We had been seated for 10
minutes before our waitress
explained the menus to us, by
which time we had figured it out
ourselves. The idea of the menus is
good, a few dishes per page, with
matching wine options opposite.
However, it does make it harder
to choose your food, particularly if
you re not interested in the wine.
The menu is designed for sharing
and we were told three dishes
would go nicely between the two of
us. We really needed only two.
We opted for poached poussin
with sweet soy sauce, garlic jelly
and coriander ginger ($19);
Sichuan five-spiced duck with
lychee glaze and red china berries
($29); and braised Angus beef rib,
with pickled white bean curd and
sichuan peanut sauce ($27), with a
side of rice ($3).
The meals were exquisite.
They came out at different times,
which meant we could really focus
on the brilliant spices.
The dishes were elegantly pres-
ented and looked simple, but the
flavours exploded in your mouth.
We couldn t fault a thing, except
for the fact we felt we were going to
burst at the end of it.
The duck was the night s favour-
ite, but only beat the poussin by a
While our water glasses were
kept full all evening, the waitress
did not intrude on the meal.
The staff s knowledge of the
menu was fantastic and everyone
Three mains, rice, and four
drinks cost us $128.
As we went to pay our bill we
noticed the bar had nearly doubled
in patronage. It wasn t hard to
Whether for a casual drink or a
delectable meal, Ancestral has
upped the Courtenay Place ante.
Wellington's beer scene keeps improving
Two quality beer venues
have opened this year,
joining the likes of
Malthouse, Hashigo Zake, Bar
Edward and D4 in showcasing the
best of craft beer.
They are valuable additions to
the Wellington bar scene.
The Hop Garden opened just
before the Sevens, in the old
Greek Taverna building in Pirie
St.Run by James Henderson of Bar
Edward fame, the Hop Garden
combines quality craft beers, local
and imported, with some of the
best pub food in the country.
Half the venue is under a clear
plastic roof, which gives the place
an airy feel. It also lets in the sun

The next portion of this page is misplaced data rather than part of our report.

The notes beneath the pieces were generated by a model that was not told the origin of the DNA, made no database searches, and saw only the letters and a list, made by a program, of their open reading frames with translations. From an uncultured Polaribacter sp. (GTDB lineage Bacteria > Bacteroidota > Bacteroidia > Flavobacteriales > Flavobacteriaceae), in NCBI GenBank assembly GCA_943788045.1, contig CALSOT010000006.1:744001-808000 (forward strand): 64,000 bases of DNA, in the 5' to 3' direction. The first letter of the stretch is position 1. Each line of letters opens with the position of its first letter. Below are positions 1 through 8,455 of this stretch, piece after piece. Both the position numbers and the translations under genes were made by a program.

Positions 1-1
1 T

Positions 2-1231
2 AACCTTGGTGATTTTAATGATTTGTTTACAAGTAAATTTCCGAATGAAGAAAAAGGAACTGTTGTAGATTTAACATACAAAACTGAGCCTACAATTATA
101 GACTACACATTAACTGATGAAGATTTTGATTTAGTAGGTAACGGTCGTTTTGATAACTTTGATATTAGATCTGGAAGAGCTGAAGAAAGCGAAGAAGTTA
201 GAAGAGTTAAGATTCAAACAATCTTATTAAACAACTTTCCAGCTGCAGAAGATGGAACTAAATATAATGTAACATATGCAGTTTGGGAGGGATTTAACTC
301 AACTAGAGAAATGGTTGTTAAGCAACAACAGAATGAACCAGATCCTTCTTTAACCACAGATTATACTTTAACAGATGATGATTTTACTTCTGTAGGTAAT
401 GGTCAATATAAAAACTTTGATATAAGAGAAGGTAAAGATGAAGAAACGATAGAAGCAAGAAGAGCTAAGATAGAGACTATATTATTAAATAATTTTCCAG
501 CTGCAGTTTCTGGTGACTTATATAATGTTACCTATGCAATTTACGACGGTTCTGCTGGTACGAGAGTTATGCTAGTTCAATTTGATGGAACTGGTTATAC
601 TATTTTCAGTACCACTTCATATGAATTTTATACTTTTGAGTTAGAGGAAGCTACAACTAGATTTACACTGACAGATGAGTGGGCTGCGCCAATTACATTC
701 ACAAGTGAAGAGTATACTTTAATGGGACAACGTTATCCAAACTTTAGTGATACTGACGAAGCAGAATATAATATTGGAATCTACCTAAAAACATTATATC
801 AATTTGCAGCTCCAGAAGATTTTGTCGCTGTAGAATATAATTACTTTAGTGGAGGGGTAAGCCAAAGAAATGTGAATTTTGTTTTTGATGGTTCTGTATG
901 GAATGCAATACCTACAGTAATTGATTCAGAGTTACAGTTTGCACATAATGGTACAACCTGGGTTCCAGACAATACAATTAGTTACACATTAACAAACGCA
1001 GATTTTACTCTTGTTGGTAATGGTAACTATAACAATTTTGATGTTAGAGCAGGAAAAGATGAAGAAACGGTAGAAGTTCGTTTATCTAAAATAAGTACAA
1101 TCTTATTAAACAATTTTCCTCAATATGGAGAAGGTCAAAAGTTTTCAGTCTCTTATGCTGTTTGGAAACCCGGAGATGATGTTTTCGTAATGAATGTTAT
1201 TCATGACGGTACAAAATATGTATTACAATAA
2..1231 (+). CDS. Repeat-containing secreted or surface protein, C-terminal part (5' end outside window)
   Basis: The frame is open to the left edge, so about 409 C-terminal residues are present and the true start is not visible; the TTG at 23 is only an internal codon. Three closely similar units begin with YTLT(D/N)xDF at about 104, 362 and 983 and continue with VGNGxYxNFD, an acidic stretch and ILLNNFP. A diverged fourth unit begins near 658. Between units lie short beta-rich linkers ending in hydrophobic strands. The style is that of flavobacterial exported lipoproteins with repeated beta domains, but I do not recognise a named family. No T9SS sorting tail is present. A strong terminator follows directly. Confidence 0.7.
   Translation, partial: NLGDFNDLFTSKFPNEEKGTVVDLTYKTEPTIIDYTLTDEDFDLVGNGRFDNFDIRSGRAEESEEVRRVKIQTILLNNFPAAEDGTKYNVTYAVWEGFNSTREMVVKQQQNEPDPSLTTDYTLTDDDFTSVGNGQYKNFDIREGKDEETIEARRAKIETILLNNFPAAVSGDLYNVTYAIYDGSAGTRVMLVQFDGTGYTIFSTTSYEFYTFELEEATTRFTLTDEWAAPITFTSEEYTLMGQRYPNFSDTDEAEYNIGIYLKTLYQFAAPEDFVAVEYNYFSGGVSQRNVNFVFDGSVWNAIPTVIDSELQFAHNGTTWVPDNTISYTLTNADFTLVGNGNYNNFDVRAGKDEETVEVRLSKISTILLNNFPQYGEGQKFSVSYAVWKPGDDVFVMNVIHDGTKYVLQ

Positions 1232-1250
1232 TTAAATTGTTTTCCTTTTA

on fine days, but it s even cooler
watching the rain bounce off the
The service is attentive and
efficient, with former Malthouse
stalwart Scott Boswell a star
behind the bar.
There is an ever-changing selec-
tion of 11 tap beers, plenty of
interesting bottles and a menu
that just keeps improving.
Tuatara, Renaissance, Three
Boys and Emerson s beers are
The food selection ranges from
pub staples to gourmet meals.
Try the sardines for brunch, the
salt and pepper squid as a snack
or the braised goat tagine for
Following a soft opening just
before Christmas, The Bruhaus in
Willeston St has steadily built up
its beer range and clientele.
They took over a site which had
sat empty for several years after
the failure of a Stanley Rd cafe.
The refit is nicely done with
tables, leaners and booths in dark
Ignore the Stella badge on the
sign. The Bruhaus has a serious
beer selection, with 25 taps and
more than 100 bottled beers on
their list. The only thing stopping
them breaking the 150 mark is a
lack of fridge space.
On the taps, Wellington
favourites Tuatara, Three Boys,
Yeastie Boys and Renaissance are
prominent, and there are several
draught British beers. The fridge
contains several Belgian beers,
some of which have been scarce for
The food is uncomplicated pub
grub with an emphasis on hearty
breakfasts and $10 lunches.
My pick is the ploughman s
lunch with a pint, but on most of
my visits fish and chips has been
I m told they make decent
coffee, but with two dozen beers on
tap, I have not yet tested it.
Real Beer, realbeer.co.nz.